Configuration Files

Using configuration files to specify proxy settings is a robust method for managing and maintaining consistent proxy configurations across various environments. This approach is particularly advantageous for applications with extensive configuration options, allowing you to centralize proxy settings and apply them uniformly.

Java Applications

In Java, proxy settings can be specified in a properties file, which is then loaded by the application. This method ensures that proxy configurations are consistently applied across different environments and deployments.

Example Configuration in a Properties File:

Loading Properties in Java Code:

import java.util.Properties;

public class ProxyConfig {
    public static void main(String[] args) {
        Properties properties = new Properties();
        try {
            FileInputStream fis = new FileInputStream("");
            System.setProperty("http.proxyHost", properties.getProperty("http.proxyHost"));
            System.setProperty("http.proxyPort", properties.getProperty("http.proxyPort"));
            System.setProperty("https.proxyHost", properties.getProperty("https.proxyHost"));
            System.setProperty("https.proxyPort", properties.getProperty("https.proxyPort"));
        } catch (IOException e) {

Python Applications

In Python, you can use configuration files to set proxy settings, which can be read and applied in your application. This method provides flexibility and ease of management.

Example Configuration in a JSON File:

    "http_proxy": "",
    "https_proxy": ""

Loading Configuration in Python Code:

import json
import requests

# Load proxy configuration from file
with open('config.json') as config_file:
    config = json.load(config_file)

proxies = {
    "http": config['http_proxy'],
    "https": config['https_proxy']

response = requests.get('', proxies=proxies)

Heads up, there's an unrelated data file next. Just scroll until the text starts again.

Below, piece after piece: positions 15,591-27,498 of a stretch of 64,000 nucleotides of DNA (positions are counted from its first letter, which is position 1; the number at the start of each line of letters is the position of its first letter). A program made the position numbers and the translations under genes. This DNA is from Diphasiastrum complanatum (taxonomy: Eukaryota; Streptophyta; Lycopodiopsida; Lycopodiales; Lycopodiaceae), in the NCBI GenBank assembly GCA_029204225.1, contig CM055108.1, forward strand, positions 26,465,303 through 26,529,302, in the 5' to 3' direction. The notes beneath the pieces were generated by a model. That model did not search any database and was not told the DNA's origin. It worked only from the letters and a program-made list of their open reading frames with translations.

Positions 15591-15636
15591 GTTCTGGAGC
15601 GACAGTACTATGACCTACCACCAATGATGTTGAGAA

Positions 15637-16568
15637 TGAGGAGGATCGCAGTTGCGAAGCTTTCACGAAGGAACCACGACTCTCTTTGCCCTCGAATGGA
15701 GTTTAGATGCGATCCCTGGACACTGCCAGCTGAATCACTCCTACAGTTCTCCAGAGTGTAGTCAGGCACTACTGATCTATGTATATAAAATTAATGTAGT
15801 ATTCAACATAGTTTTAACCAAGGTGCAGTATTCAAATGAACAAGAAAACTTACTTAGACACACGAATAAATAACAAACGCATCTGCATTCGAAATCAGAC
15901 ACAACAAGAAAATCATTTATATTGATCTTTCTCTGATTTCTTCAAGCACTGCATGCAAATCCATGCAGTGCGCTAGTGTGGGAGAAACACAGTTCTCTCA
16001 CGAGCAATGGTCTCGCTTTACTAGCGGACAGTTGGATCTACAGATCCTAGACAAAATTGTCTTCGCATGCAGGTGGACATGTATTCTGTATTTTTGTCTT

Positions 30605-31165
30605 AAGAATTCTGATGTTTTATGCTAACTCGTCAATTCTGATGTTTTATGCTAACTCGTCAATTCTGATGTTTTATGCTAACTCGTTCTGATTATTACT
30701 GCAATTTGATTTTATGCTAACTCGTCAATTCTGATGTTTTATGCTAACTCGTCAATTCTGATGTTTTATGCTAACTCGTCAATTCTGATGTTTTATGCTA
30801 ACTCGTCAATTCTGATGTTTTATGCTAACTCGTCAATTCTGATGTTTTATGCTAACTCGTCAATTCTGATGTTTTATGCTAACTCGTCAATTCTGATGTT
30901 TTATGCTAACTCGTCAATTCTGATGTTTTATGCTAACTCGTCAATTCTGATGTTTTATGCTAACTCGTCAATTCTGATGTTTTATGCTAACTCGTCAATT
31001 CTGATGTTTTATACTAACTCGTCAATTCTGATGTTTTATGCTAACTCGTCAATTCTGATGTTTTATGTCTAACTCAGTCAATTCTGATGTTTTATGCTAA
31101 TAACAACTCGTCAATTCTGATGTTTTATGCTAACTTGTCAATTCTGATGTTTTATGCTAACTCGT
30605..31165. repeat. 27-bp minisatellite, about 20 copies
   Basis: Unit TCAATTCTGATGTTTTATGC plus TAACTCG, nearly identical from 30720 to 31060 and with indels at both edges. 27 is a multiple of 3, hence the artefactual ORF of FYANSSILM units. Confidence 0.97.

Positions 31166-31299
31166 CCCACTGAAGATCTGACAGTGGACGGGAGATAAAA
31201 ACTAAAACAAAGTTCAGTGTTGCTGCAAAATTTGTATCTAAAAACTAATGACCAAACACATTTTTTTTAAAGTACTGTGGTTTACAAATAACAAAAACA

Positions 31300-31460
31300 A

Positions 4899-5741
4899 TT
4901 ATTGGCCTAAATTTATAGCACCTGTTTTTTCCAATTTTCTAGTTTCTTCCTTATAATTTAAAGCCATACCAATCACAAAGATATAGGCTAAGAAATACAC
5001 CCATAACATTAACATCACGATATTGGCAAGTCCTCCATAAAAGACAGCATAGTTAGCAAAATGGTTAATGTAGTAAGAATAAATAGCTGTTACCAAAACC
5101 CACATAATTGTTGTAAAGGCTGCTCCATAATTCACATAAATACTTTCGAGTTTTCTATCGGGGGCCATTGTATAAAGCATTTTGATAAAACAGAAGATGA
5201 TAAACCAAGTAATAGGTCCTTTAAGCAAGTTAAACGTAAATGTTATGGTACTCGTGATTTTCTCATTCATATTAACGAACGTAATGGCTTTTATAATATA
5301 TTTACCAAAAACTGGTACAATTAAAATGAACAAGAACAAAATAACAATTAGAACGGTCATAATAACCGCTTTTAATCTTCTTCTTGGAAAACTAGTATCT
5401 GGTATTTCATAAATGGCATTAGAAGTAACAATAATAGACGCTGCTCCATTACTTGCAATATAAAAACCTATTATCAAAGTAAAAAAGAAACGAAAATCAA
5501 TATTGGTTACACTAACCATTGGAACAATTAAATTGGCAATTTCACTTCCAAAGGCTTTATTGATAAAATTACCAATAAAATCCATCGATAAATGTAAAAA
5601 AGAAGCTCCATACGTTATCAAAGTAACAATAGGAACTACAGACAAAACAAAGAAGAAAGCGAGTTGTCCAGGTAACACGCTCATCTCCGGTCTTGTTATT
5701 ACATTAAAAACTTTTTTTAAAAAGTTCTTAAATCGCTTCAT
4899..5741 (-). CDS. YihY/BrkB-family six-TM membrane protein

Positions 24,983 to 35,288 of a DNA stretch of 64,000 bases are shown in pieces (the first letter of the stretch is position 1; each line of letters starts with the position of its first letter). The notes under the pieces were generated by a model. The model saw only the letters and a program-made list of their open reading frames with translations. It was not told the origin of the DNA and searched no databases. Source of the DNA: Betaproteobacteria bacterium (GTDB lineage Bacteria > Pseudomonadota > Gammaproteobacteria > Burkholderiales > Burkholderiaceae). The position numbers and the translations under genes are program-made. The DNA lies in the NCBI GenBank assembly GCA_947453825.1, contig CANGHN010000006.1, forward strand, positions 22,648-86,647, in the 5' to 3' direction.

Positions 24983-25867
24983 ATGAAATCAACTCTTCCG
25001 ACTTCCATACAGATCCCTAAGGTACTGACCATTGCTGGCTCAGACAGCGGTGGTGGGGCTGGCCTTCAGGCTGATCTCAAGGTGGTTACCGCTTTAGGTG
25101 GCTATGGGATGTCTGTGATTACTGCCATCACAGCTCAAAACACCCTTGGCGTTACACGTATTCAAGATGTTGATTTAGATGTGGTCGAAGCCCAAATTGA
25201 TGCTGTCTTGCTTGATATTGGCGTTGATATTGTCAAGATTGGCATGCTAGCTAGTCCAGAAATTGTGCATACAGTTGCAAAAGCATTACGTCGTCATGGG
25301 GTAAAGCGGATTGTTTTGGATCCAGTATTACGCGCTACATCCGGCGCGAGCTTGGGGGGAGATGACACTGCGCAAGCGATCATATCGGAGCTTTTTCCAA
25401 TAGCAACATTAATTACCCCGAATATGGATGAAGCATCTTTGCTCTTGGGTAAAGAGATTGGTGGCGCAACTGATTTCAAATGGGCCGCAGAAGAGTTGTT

Node.js Applications

In Node.js, you can use a configuration file to set proxy settings and apply them within your application.

Example Configuration in a JSON File:

    "http_proxy": "",
    "https_proxy": ""

Loading Configuration in Node.js Code:

const fs = require('fs');

// Load proxy configuration from file
const config = JSON.parse(fs.readFileSync('config.json', 'utf8'));

const http = require('http');
const https = require('https');
const { HttpsProxyAgent } = require('https-proxy-agent');

const agent = new HttpsProxyAgent(config.https_proxy);

https.get('', { agent }, (res) => {
    console.log(`STATUS: ${res.statusCode}`);
    res.on('data', (chunk) => {
        console.log(`BODY: ${chunk}`);
}).on('error', (e) => {
    console.error(`Error: ${e.message}`);

Ruby Applications

Ruby applications can also utilize configuration files to manage proxy settings, allowing for consistent configurations across different environments.

Example Configuration in a YAML File:


Loading Configuration in Ruby Code:

require 'yaml'
require 'net/http'

# Load proxy configuration from file
config = YAML.load_file('config.yml')

uri = URI('')

Net::HTTP.start(, uri.port,
  :proxy_address => URI(config['http_proxy']).host,
  :proxy_port => URI(config['http_proxy']).port) do |http|
  request = uri
  response = http.request request
  puts response.body

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